On a subnet over a WAN link, you would have a single client retrieving definitions from the SEPM.This is the same whether you have ten clients over the remote WAN link or two hundred.
TEM managed clients should receive updates automatically from the server.
If a client is not receiving updates automatically, follow this process.
Depending on the mixture of operating systems within your environment, this is important to know.
If you are trying to schedule updates to occur only at certain time periods through the day, this can only be achieved by using a Live Update server. Group Update Providers work by requesting definitions from the SEPM directly.
The GUP technology in SEP allows administrators to designate client systems within the environment to distribute client definitions in a peer fashion.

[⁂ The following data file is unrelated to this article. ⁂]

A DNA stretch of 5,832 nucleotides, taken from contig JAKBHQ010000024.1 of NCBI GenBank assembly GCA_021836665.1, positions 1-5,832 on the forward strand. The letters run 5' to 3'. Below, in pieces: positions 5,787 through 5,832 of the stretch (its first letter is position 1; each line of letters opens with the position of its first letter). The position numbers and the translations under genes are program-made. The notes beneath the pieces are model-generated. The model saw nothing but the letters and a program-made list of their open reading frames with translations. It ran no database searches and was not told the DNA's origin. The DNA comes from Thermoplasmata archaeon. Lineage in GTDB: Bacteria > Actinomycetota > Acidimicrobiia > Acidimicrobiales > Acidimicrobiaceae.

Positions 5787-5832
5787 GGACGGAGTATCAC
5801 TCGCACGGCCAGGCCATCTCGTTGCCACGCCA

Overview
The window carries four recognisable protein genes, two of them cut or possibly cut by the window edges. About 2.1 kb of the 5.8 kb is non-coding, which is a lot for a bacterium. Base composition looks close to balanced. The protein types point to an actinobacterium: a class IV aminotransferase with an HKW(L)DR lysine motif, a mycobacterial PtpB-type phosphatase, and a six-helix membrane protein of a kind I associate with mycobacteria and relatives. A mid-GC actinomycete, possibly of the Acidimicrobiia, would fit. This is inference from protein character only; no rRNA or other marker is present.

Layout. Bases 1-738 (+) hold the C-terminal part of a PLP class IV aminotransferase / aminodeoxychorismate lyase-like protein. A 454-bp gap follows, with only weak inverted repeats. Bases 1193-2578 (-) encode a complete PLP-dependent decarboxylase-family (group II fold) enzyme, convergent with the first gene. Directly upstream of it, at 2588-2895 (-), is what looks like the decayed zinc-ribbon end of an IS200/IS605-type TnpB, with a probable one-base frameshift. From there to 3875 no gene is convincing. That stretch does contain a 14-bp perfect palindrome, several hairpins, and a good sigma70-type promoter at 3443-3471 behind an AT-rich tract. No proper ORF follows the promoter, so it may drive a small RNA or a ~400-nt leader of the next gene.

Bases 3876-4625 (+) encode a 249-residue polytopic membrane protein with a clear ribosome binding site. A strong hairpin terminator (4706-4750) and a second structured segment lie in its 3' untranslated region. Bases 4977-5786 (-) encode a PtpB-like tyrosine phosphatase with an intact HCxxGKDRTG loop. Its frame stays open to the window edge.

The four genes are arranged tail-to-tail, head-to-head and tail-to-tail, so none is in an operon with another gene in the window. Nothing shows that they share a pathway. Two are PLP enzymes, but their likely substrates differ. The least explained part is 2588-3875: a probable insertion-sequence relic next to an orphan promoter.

In an environment where a GUP is configured, clients designated to use GUPs will reach out on port 2967/TCP to see if there is a definition update available.Since differential updates are normally small, in an environment where all the traffic is on the same local LAN as the SEPM, it almost is never beneficial to use GUPs in this scenario.While some bandwidth could be recovered by putting a GUP on each subnet, the management of a large-scale GUP environment in a local LAN will likely take more time and effort than any nominal bandwidth savings.If the GUP does not have a definition it will reach out to its defined SEP Manager and download the correct update.On the next heartbeat interval the client will then download the definition from the GUP.Things you need to be aware of when using Group Update Providers The most important thing to understand is that GUPs only work with Windows clients.